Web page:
Health Guide
Drug Guide


What is it?

Pulsatilla is an herbal medicine used to treat painful conditions of the male and female reproductive system and stomach or digestive problems. It may also be used to treat skin infections and sleeping problems.

Other names for Pulsatilla include: Pulsatilla nigrans, Easterflower, Crowfoot, Windflower, Meadow Anemone, and Pasque Flower.

Ask your doctor, nurse, or pharmacist if you need more information about this medicine or if any information in this leaflet concerns you.

Before Using:

Tell your doctor if you


Talk with your caregiver about how much Pulsatilla you should take. The amount depends on the strength of the medicine and the reason you are taking Pulsatilla. If you are using this medicine without instructions from your caregiver, follow the directions on the medicine bottle. Do not take more medicine or take it more often than the directions tell you to.

To store this medicine:

Keep all medicine locked up and away from children. Store medicine away from heat and direct light. Do not store your medicine in the bathroom, near the kitchen sink, or in other damp places. Heat or moisture may cause the medicine to break down and not work the way it should work. Throw away medicine that is out of date or that you do not need. Never share your medicine with others.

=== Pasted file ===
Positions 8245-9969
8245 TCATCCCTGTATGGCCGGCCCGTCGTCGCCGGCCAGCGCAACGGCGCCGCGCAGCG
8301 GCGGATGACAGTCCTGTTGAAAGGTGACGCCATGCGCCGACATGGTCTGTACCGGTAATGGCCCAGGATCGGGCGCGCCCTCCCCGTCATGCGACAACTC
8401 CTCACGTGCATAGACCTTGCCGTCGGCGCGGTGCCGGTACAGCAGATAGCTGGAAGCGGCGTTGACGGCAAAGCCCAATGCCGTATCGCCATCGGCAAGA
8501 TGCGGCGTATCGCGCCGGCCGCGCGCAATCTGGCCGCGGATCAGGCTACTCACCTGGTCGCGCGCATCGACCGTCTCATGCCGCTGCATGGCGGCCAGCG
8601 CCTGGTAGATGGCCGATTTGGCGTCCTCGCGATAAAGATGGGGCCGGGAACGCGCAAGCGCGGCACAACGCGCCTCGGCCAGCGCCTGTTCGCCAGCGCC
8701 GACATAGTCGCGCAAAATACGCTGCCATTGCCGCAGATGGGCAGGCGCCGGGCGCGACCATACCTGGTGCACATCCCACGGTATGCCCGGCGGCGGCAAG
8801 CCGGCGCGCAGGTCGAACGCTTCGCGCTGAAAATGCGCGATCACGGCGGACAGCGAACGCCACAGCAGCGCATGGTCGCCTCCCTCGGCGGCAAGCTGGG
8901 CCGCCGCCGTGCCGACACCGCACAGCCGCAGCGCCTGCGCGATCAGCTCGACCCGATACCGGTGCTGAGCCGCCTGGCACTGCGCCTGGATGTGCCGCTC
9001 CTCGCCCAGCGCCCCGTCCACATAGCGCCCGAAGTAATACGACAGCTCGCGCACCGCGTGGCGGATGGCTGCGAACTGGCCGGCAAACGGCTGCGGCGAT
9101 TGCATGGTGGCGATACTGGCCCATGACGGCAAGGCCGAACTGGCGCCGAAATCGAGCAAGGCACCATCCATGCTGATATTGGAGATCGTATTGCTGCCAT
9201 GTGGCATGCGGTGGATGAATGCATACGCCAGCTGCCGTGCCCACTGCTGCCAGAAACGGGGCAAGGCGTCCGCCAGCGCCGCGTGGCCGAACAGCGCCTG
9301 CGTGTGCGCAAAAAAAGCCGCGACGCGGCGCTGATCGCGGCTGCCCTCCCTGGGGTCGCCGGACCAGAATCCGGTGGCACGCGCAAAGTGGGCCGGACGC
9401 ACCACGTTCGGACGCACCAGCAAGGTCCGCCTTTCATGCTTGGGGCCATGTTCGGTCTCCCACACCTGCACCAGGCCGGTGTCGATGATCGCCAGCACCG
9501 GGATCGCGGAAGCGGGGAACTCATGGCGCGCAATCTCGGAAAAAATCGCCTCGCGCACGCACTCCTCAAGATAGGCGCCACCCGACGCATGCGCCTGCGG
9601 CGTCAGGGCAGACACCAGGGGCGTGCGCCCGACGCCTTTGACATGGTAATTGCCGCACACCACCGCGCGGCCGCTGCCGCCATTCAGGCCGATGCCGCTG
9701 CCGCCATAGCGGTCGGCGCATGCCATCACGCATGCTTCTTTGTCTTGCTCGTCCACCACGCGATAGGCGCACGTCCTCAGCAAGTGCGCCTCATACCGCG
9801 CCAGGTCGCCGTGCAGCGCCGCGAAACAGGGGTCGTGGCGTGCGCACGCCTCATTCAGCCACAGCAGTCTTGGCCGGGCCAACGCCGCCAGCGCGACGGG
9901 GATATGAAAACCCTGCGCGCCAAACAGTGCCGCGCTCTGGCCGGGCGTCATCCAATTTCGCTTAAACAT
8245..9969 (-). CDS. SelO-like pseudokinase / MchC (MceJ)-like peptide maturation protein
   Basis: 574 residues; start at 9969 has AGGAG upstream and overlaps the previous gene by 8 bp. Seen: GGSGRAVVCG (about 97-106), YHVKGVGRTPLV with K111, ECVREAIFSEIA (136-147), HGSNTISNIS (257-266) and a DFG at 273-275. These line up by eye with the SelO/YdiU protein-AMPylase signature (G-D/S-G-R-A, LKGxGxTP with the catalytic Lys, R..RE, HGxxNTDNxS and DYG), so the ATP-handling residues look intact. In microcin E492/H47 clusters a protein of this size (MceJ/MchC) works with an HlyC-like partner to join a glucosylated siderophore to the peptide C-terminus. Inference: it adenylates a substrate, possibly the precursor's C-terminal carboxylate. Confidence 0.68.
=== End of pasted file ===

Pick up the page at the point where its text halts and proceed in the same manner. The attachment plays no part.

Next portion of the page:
Side Effects:

Stop taking your medicine right away and talk to your doctor if you have any of the following side effects. Your medicine may be causing these symptoms which may mean you are allergic to it.

Other Side Effects:

You may have the following side effects, but this medicine may also cause other side effects. Tell your doctor if you have side effects that you think are caused by this medicine.


1. Bradley PR (ed.): British Herbal Compendium, vol. 1. British Herbal Medicine Association, Bournemouth, UK; 1992.

2. Duke JA: Handbook of Medicinal Herbs. CRC Press, Boca Raton, FL; 1985.

3. Martin ML et al: Pharmacological effects of lacones isolated from Pulsatilla alpina subsp. apiifolia. J Ethnopharmacol 1988; 24:185-191.

4. Fetrow CW & Avila JR: Professional's Handbook of Complementary and Alternative Medicines. Springhouse Corporation, Springhouse, PA; 1999L 527-530.

Last Updated: 9/15/2016

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